At just 24 years old, Bella Thorne is hoping to dominate the marijuana industry.
The Disney star turned entrepreneur is unapologetic about her love of weed and its health benefits in her latest interview with Cannabis Now magazine, where she goes into detail about how smoking pot from an early age changed her life for the better, and why she decided to start her own marijuana company.
"My body was kind of rejecting me at this time in my life," Thorne said of dealing with anxiety in her teenage years. "And with anxiety not being really talked about … you know, that wasn't something we ever talked about in my family. So, having none of these answers and feeling completely hopeless, weed helped me so much with that. It completely changed my life. I was coming to this point where doctors were putting me on pills, and I was so young."
The actress explained that she was prescribed Adderall to offset her anxiety, which “obviously didn’t help," she said.
That’s when her older brother suggested she try dabbing cannabis concentrates — which refers to the process of inhaling vapors from a concentrated form of marijuana made by an extraction method that uses butane gas.
“‘Oh, this is going to help her really sleep,’” Thorne said, recounting what her brother said at the time. “It was hardcore! At the time I was like, ‘I’m never smoking weed again after this.’”
These days, the actress says pot benefits her life tremendously, and that while she at first had some minor pushback from her parents when she began to smoke regularly in her late teens, they’ve since come around since. (Pushback could be warranted, based on the age of the smoker, as studies have found that smoking marijuana in adolescence can dramatically alter brain maturation, possibly raise the risk of developing a psychiatric disorder and sometimes actually increase feelings of anxiety.)
“She has really seen how much weed helps my anxiety,” Thorne said of her mom. “[She] has seen me where the symptoms really start to come on, I get upset and my breath gets really tight. She sees me smoking weed, sees what a capable human I am, and she gets it.”
Thorne went a step further in 2019, starting her own weed company, Forbidden Flowers, through which she works with other California-based growers in an attempt to rebrand marijuana from an illicit drug to a source of self-empowerment.
“I was smoking weed when that was taboo,” she said. “I started a weed company when that was taboo; so, you know, people in the public are like, ‘Oh my god, this girl must be out here being crazy. She must be partying every night and…’ I don’t even know what they think! There are just a lot of crazy assumptions about me out there.”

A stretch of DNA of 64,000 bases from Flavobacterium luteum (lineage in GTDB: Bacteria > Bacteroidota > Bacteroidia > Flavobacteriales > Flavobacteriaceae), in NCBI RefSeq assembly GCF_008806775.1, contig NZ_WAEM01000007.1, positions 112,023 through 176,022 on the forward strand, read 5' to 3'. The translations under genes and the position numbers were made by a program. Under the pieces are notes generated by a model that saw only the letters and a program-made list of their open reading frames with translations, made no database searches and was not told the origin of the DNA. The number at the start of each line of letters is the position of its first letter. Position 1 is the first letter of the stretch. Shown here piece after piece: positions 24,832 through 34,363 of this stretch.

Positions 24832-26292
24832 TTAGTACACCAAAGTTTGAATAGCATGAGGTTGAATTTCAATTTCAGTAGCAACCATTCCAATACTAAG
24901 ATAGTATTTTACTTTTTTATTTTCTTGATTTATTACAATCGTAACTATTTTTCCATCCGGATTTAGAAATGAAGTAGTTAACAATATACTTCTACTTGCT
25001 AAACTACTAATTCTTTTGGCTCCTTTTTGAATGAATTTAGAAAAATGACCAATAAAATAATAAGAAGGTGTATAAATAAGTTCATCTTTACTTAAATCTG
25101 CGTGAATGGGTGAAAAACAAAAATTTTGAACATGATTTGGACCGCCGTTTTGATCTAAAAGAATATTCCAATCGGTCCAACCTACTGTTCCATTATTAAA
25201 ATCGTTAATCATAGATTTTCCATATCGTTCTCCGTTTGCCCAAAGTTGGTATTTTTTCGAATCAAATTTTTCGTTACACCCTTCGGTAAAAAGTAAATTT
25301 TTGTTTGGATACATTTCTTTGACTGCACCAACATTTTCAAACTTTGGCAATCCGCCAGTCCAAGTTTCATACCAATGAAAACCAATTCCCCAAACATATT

Now, she explained, “People are like, ‘Oh, [Forbidden Flowers] is an actual business.’”
“Whatever they think a stoner is like, it’s not the best person in their opinion," she added. "They don’t think highly of it. But now they do. Now people say, ‘OK, she’s really a businesswoman. And this thing that I used to think was a dirty thing has built her a piece of her going-to-be empire.’ So, I think that really resonates. Cannabis becomes more acceptable. Some people may still frown on it, but if they realize it’s just a job, then it becomes OK.”
Thorne has been quite open about her struggle with anxiety, and has held her own in the face of critics such as Bill Maher, who in March tried to question her lived experience.
On Maher's new podcast series Club Random, the duo discussed Forbidden Flowers, during which she shared that her inspiration behind creating the line came from how cannabis use helped her with her severe stomach issues and “crippling anxiety.”
“I find this to be a disingenuous argument because your generation doesn’t know what’s going on in the world,” he said. “So how can you be that f***ing concerned about what’s going on in the world? I know what’s going on in the world, I should have the anxiety. I follow it. You kids don’t follow it. You don’t know what the f*** is going on in the world. What are you upset about?”
Thorne eloquently pushed back, explaining to Maher that individual trauma is unique to each person.
“Everyone really has their trauma. What’s happening in Ukraine is unspeakable — that is something else," the former Disney Channel star said. "But as far as trauma for every human being, I lost my dad when I was 8. I was molested growing up."
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